Melchior: Social gaps undermine education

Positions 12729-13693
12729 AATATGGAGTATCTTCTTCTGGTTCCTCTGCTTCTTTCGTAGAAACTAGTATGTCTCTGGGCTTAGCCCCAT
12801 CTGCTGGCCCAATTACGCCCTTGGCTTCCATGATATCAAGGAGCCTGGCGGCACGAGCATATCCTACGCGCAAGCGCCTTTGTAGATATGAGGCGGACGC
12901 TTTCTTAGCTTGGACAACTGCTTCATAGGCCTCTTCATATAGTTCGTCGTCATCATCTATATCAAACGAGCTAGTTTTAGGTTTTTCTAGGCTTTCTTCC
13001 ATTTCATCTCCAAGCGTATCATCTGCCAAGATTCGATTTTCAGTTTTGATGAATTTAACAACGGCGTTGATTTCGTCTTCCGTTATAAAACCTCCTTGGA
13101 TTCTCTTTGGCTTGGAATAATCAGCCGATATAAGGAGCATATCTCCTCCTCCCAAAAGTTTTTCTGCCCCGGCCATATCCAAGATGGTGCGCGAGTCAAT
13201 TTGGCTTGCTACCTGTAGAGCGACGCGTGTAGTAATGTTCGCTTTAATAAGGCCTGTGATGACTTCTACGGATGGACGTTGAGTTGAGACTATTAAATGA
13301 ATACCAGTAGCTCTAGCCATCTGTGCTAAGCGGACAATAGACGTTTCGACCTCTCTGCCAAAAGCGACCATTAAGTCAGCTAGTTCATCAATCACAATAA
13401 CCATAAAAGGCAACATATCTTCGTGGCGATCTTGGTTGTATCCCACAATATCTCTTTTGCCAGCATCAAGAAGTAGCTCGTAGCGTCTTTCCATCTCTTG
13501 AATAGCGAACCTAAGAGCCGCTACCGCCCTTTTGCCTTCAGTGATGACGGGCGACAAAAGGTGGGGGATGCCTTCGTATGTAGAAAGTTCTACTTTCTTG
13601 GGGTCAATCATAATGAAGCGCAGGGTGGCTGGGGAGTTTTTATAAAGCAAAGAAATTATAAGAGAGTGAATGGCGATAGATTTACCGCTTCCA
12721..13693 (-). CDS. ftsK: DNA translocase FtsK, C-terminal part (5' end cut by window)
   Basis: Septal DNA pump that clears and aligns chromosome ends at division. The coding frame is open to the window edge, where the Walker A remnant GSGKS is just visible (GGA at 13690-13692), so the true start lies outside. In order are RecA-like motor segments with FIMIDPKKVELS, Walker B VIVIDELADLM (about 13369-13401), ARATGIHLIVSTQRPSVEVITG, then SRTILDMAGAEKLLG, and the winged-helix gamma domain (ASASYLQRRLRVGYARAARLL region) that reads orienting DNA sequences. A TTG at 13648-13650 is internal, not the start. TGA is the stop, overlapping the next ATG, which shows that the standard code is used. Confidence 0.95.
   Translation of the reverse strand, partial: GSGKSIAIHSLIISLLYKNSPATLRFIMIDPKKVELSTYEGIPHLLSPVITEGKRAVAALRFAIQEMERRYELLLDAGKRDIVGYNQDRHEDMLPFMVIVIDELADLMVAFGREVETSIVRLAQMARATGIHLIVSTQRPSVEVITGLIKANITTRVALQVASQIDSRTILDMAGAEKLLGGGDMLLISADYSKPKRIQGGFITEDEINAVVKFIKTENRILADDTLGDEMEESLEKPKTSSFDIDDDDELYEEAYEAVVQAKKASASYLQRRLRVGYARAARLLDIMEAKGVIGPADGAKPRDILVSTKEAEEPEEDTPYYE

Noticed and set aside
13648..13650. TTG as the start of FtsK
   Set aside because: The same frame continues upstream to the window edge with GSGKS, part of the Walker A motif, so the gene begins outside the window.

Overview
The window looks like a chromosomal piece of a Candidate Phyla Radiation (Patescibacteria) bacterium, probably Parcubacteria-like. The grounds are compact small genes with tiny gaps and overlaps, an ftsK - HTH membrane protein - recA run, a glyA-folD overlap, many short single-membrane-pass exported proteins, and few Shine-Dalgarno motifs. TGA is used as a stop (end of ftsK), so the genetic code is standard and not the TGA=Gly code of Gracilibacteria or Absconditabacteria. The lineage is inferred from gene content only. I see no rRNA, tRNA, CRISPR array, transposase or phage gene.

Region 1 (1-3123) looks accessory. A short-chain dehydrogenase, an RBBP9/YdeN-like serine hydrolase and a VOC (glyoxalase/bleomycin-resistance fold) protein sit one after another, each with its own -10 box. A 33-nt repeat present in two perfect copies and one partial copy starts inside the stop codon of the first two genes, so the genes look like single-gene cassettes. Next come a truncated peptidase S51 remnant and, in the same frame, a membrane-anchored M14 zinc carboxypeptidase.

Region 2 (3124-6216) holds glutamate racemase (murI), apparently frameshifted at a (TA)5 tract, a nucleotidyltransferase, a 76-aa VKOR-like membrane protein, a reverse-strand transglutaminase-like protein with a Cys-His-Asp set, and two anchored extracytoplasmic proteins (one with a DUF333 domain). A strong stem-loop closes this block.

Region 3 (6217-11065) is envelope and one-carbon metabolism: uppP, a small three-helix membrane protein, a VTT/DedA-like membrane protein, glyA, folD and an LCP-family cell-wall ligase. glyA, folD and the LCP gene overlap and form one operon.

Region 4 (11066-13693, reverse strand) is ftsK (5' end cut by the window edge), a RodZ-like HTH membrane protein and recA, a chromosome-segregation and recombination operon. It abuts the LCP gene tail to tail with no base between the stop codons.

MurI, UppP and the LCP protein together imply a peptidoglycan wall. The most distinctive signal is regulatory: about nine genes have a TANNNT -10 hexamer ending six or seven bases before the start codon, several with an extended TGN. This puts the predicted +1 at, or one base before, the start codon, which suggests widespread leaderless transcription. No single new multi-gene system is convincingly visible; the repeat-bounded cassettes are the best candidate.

Socio-economic gaps are the source of many of the country's educational woes, Knesset Education Committee chairman Rabbi Michael Melchior told a session on the country's ailing education system at the General Assembly in Jerusalem on Monday. Addressing the crowd of North American Jewish community representatives and their Israeli counterparts, Melchior and his fellow panelists - Bar-Ilan University president Prof. Moshe Kaveh, Tel Aviv University president Tzvi Galil and Israel Prize recipient Dov Lautman, president of the Chai-Israel Education Association - discussed specific problems facing the education system and ways in which they could be fixed. "Today, in any international comparison in any subject, we are at the bottom of the bottom of the Western and developed world," Melchior said. Referring specifically to an Organization for Economic Cooperation and Development survey published in early September, in which Israel's education system placed poorly in almost every category, Melchior focused on educational gaps between students. He said the disparity in education offered to pupils in periphery schools compared with those in larger, central cities as a large cause of the problem. "Israel was last, number 60, when it came to [educational] gaps between pupils," he said, referring to the discrepancies between different pupils and schools in math, science and reading comprehension. "We are worse than the 20 third-world countries in the OECD when it comes to the differences in education levels between pupils," he noted. Kaveh, who moderated the panel, voiced similar statements, calling the gap between students in urban and periphery schools "a big problem." "The gap between the education a pupil in Tel Aviv or Ra'anana receives and the education they would receive in Sderot is unacceptable," he said. But Kaveh also said the brain drain, or loss of Israeli academics to universities and colleges in the United States and Europe, was one of his largest concerns, and also tied its source to Israeli society and a lack of values in the education system. "You can be an outstanding scientist or engineer," Kaveh said. "But if you don't have the right values, you end up working in another country. Part of the ongoing brain drain has to do with [not] having an affiliation with the country." Lautman echoed Kaveh's remarks, saying: "The danger in Israel is not Hamas or Hizbullah, but the gaps in Israeli society. I don't think we can just look at it and do nothing." "Jewish identity in education is also a problem," Melchior said. "More and more, secular students are identifying themselves as Israeli and not Jewish. Haredi students are identifying themselves as Jewish and not Israeli. This is more dangerous than any danger from the outside," he said. All the panelists agreed that there was opportunity to improve, and Melchior called on GA members to lend a hand. "We need your understanding in these issues, and it's not impossible work," Melchior said. "We're not talking about building new schools, but reforming those that already exist, and it's going to take money. "I believe that it's possible because we're a small country. We don't have 300 million people like you have in the United States, we have seven million, and I think it can be done."